Jul 22, 2021 02:37 PM

Evergrande Bonds Pledged at 53% Discount in Key China Funding Market

The China Evergrande Group logo is displayed in front of the China Evergrande Centre in Hong Kong
The China Evergrande Group logo is displayed in front of the China Evergrande Centre in Hong Kong

(Bloomberg) — China Evergrande Group bonds are suffering steep haircuts in a key onshore funding market, showing just how risky the bonds are perceived to be by mainland dealers.

Holders of Evergrande’s 2023 yuan bond are being forced to accept a 53% discount to pledge the note as collateral in the repo market, according to China Securities Depository and Clearing Corp. data, versus 28% in April. A markdown of around 57% of the bond’s face value was seen in the wake of the developer’s previous liquidity crisis in October, the data showed.

The larger haircuts come as the property giant struggles to convince investors it can generate enough cash to pay down debt. While Evergrande — the world’s most indebted developer — is rated the equivalent of investment-grade by China’s largest credit risk assessor, several of its onshore notes have slumped to record lows this week as concern over its financial health worsened.

Evergrande’s dollar bonds continued to extend declines, while onshore notes pared some losses Wednesday. The 2023 bond traded at 68 yuan, according to prices compiled by Bloomberg.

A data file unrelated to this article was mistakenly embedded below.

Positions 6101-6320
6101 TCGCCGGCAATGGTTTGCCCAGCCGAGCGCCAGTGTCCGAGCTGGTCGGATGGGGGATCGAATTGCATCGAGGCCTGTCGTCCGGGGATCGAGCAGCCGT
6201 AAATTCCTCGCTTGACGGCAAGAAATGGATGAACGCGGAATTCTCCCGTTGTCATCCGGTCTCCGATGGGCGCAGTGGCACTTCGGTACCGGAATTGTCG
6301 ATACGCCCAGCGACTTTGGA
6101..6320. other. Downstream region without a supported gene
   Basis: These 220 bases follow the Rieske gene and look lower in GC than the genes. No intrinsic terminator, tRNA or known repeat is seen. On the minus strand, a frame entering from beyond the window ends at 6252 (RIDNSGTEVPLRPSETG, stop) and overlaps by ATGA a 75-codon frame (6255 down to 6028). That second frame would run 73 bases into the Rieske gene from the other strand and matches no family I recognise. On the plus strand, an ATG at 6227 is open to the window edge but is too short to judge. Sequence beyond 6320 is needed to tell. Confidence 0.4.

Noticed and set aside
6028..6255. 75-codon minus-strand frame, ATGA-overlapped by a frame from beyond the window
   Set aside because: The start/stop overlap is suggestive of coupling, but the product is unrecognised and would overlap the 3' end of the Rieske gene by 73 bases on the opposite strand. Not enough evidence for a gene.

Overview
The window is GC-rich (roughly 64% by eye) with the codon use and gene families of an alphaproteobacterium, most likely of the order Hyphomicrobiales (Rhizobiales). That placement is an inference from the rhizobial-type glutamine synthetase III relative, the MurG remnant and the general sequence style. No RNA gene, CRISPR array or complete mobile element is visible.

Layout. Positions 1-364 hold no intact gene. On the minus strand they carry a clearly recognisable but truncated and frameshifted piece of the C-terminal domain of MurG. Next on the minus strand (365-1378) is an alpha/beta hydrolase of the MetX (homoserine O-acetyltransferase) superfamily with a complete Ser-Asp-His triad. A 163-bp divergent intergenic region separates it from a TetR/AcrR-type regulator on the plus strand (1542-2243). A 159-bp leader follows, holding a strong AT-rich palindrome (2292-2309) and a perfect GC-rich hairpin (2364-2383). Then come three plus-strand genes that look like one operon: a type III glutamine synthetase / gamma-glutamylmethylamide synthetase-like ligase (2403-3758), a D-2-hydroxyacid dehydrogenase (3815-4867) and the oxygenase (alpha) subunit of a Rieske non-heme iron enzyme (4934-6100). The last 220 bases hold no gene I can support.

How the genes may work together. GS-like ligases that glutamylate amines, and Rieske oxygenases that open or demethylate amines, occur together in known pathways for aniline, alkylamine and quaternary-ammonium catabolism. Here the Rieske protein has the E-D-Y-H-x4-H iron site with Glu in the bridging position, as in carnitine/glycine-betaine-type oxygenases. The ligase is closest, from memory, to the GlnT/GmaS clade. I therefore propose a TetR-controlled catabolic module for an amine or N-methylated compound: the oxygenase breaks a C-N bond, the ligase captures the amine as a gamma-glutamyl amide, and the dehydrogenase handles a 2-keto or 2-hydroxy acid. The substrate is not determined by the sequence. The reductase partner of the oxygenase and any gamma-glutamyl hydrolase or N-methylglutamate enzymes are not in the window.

In China’s pledged repo market, the country’s smaller banks and broker-dealers can access financing by pledging securities they hold in return. In the event of a seller default, the repo buyer can seize the securities to compensate for the loss. Most bonds trading in China are eligible as collateral, though counterparties typically tend to prefer government or quasi-sovereign bonds to lessen the risk.

That would make debt issued by Evergrande, a privately-owned developer, an unpopular option. Several repo traders have excluded its debt from their collateral pools for at least several years due to the risks involved, according to people involved in such deals who asked to remain anonymous discussing internal matters.

Evergrande is in the process of selling properties and assets to help cover more than $300 billion worth of liabilities. Several large state-owned banks have already reduced their lending to the company, while it had a $20 million bank deposit frozen by a local court last week.

Billions of dollars have been wiped off the value of its Hong Kong-listed shares and those of its subsidiaries, effectively shutting Evergrande’s access to public funding markets. Evergrande also hasn’t sold a dollar bond since January last year as it seeks to deleverage.

Concerns about the developer have also spilled over into the broader offshore junk debt market, sending yields on these bonds to double digits this month for the time since the pandemic prompted a global selloff in March last year.

The 2023 bond is issued by Hengda Real Estate Group, Evergrande’s key onshore unit and main yuan bond issuer. The note is rated AAA by China Chengxin International Credit Rating Co. — the highest possible rating — though the agency put nine of Evergrande’s onshore bonds on a watch list last month.

Chinese government officials have asked billionaire founder Hui Ka Yan to resolve the developer’s debt issues as quickly as possible. Hui skirted Evergrande’s last crisis by sealing a deal with a group of investors who waived their right to a $13 billion repayment. That deal included support from local governments in Guangdong and the city of Shenzhen, where Evergrande is based.

Contact editor Michael Bellart (

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